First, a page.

NHTSA – the National Highway Traffic Safety Administration – is the federal agency charged with regulating car makers and describes its mission as “Save lives, prevent injuries, reduce vehicle-related crashes.” However, the agency has come under fire for not living up to its mission statement. The most recent example involves the recent GM recall of more than a million Chevy Cobalt vehicles due to dangerous air bag failures.
It turns out that NHTSA received more than 260 complaints about GM vehicles that suddenly turned off while being driven. This defect shuts down power steering, power braking… and air bags while the vehicle remains in motion, even at highway speed.
The problem: NHTSA declined to investigate. Instead of investigating the defect, NHTSA responded with form letters.
Many of the complaints detailed frightening scenes in which moving cars suddenly stalled at high speeds, on highways, in the middle of city traffic, and while crossing railroad tracks. A number of the complaints warned of catastrophic consequences if something was not done.
– Auto Regulators Dismissed Defect Tied to 13 Deaths [The New York Times]
GM knew about the problem before it began selling the 2005 Cobalt, but brough the vehicle to market anyway.
This defect has been linked to at least 13 deaths and finally led to GM recalling more than 1.6 million vehicles.
Recalled models include:
- 2005-2007 Chevrolet Cobalt
- 2007 Pontiac G5
- 2003-2007 Saturn Ion
- 2006-2007 Chevrolet HHR
- 2006-2007 Pontiac Solstice
- 2007 Saturn Sky
Not The First Time
This isn’t NHTSA first safety failure. The agency has come under fire before for failing to recognize a pattern of consumer complaints or failing to rectify an issue before it becomes widespread.
NHTSA failed to detect the surge of on-road rollovers in Ford Explorer vehicles with Firestone Tires [the Ford/Firestone defect].
NHTSA failed to identify sudden unintended acceleration problems in Toyota vehicles until a California highway patrol officer and his family members were killed, leading to a recall of more than 10 million vehicles.
Importance of 7th Amendment Remedies
A 2000 law – the Tread Act – was designed to help NHTSA identify defects. It requires automakers to report to NHTSA any claims received blaming auto defects for serious injuries or death. This law was used to punish Toyota for failing to report sudden acceleration problems across many of its vehicle lines.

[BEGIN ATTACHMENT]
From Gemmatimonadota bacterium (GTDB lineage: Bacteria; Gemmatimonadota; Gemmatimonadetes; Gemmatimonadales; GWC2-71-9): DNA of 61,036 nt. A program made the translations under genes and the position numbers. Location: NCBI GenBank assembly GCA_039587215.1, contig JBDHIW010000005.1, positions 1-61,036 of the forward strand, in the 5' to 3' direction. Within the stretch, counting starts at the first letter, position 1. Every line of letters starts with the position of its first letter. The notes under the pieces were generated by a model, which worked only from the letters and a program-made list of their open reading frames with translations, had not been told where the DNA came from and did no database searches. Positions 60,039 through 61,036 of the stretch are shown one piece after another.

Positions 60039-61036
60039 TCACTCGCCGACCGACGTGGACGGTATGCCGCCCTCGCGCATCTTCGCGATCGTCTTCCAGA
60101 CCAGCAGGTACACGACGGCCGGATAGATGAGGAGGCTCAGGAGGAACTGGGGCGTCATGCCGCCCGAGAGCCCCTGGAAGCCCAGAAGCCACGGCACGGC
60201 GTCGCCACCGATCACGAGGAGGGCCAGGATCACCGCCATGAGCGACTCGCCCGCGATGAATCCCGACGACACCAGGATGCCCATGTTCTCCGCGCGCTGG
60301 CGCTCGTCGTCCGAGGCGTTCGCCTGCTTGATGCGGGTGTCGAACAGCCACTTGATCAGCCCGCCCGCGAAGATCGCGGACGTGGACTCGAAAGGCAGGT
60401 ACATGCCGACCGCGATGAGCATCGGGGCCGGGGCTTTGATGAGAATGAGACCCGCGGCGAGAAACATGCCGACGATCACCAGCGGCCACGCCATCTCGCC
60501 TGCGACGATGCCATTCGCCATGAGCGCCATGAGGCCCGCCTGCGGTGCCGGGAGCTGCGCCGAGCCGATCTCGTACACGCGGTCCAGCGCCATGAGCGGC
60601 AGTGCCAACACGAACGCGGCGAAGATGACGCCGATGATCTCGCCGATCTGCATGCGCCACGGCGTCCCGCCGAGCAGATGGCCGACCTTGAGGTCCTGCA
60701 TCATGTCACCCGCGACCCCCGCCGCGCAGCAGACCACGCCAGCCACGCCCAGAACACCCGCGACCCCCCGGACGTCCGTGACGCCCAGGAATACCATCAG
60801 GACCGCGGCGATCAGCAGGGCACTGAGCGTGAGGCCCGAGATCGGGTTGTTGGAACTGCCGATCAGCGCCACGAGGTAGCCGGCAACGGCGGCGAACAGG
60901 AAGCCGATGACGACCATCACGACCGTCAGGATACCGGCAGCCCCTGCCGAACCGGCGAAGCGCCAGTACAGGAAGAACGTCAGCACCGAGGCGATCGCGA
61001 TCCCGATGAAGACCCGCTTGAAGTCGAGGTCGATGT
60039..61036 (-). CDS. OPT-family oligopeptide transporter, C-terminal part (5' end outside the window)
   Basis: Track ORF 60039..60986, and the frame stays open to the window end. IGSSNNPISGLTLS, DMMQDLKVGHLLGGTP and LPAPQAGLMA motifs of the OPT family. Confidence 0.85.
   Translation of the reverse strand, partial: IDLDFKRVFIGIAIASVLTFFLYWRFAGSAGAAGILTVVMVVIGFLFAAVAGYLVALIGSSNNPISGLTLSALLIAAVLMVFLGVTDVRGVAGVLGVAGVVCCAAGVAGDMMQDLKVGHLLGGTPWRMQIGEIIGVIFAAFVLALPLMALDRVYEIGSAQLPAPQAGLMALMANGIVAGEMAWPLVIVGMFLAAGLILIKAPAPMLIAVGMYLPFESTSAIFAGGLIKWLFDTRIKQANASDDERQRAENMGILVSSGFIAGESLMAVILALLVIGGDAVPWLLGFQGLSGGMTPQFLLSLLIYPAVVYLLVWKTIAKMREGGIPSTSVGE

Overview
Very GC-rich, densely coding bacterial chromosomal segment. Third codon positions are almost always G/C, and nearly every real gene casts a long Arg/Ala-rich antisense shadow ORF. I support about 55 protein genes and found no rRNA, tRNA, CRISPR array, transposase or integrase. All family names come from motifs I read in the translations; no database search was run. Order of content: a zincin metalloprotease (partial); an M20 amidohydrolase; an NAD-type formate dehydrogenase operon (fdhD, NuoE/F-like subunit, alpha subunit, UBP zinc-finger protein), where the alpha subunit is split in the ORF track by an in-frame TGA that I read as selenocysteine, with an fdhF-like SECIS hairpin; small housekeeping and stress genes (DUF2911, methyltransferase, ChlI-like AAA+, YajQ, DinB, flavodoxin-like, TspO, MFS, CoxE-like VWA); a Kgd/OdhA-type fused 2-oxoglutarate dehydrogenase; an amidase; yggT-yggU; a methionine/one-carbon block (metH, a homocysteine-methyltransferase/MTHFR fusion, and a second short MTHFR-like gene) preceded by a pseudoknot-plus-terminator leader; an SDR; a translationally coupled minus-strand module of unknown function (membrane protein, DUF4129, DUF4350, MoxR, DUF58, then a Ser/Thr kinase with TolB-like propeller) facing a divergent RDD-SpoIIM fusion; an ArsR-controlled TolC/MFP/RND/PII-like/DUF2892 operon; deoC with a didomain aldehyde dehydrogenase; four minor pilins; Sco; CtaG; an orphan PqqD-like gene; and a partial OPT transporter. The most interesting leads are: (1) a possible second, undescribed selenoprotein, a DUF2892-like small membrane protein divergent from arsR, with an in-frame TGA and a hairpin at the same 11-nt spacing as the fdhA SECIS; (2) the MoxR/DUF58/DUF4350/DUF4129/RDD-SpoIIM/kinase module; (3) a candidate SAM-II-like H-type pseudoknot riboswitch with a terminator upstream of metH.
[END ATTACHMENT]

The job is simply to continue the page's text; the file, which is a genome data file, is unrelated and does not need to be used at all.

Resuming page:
But now, questions are being raised about NHTSA’s own timeliness.
The ability to spot trends is a huge issue, and NHTSA has not got it under control by any means.
– Joan Claybrook, former NHTSA Administrator via NTY
When the federal safety regulators are either unwilling or unable to do their job, it is the 7th Amendment right to trial by jury that holds companies accountable.
GM knew about the defect. NHTSA knew about the defect. Neither took action to correct the problem for nearly a decade. It wasn’t until GM was forced to face litigation under the 7th Amendment that it was finally held accountable and compelled to recall these defective vehicles.
Civil litigation is a window into what companies are really up to – the longstanding knowledge of problems they would rather ignore, and the reluctance to fess up and correct them. In this case… GM’s internal records show that the decision to take the Cobalt to market, despite the ignition switch problem, was just a cost thing – and it cost at least six people their lives.
“The chief engineer who discovered the problem, he just whitewashed it. We can’t fit it in time, so it will have to remain in the car when we begin selling them later this year,” [attorney Lance] Cooper says. “It’s bone-chilling. They recognized the defect. If they just would have fixed it, I have no doubt that Brooke Melton would be alive today.”
“I’m a conservative trial lawyer and I am conservative in my beliefs that the federal government often doesn’t do a good job, and you need the private market – in the case, the jury system that allows individuals to investigate and hold GM accountable.”
– Why Civil Litigation Matters to Safety: GM Edition [Safety Research & Strategies]
NHTSA Finally Acts
NHTSA – finally – has begun acting on the GM ignition problem… but only after civil litigation exposed the problems and private sector investigators publicized the issue.
Last week, NHTSA issued a remarkable 27-page special order requiring GM to answer 107 questions about the ignition defect. Let’s hope NHTSA remains committed to getting answers about this problem.
- Auto Regulators Dismissed Defect Tied to 13 Deaths [Hilary Stout, Danielle Ivory, and Matthew L. Wald at The New York Times]
- NY Times Documents GM’s Recalls, Inaction, and Trail of Fatal Crashes
- Why Civil Litigation Matters to Safety: GM Edition [Safety Research & Strategies]
- Don’t Settle, NHTSA [Safety Research & Strategies]
© Copyright 2014 Brett A. Emison
Follow @BrettEmison on Twitter.
Brett Emison is currently a partner at Langdon & Emison, a firm dedicated to helping injured victims across the country from their primary office near Kansas City. Mainly focusing on catastrophic injury and death cases as well as complex mass tort and dangerous drug cases, Mr. Emison often deals with automotive defects, automobile crashes, railroad crossing accidents (train accidents), trucking accidents, dangerous and defective drugs, defective medical devices.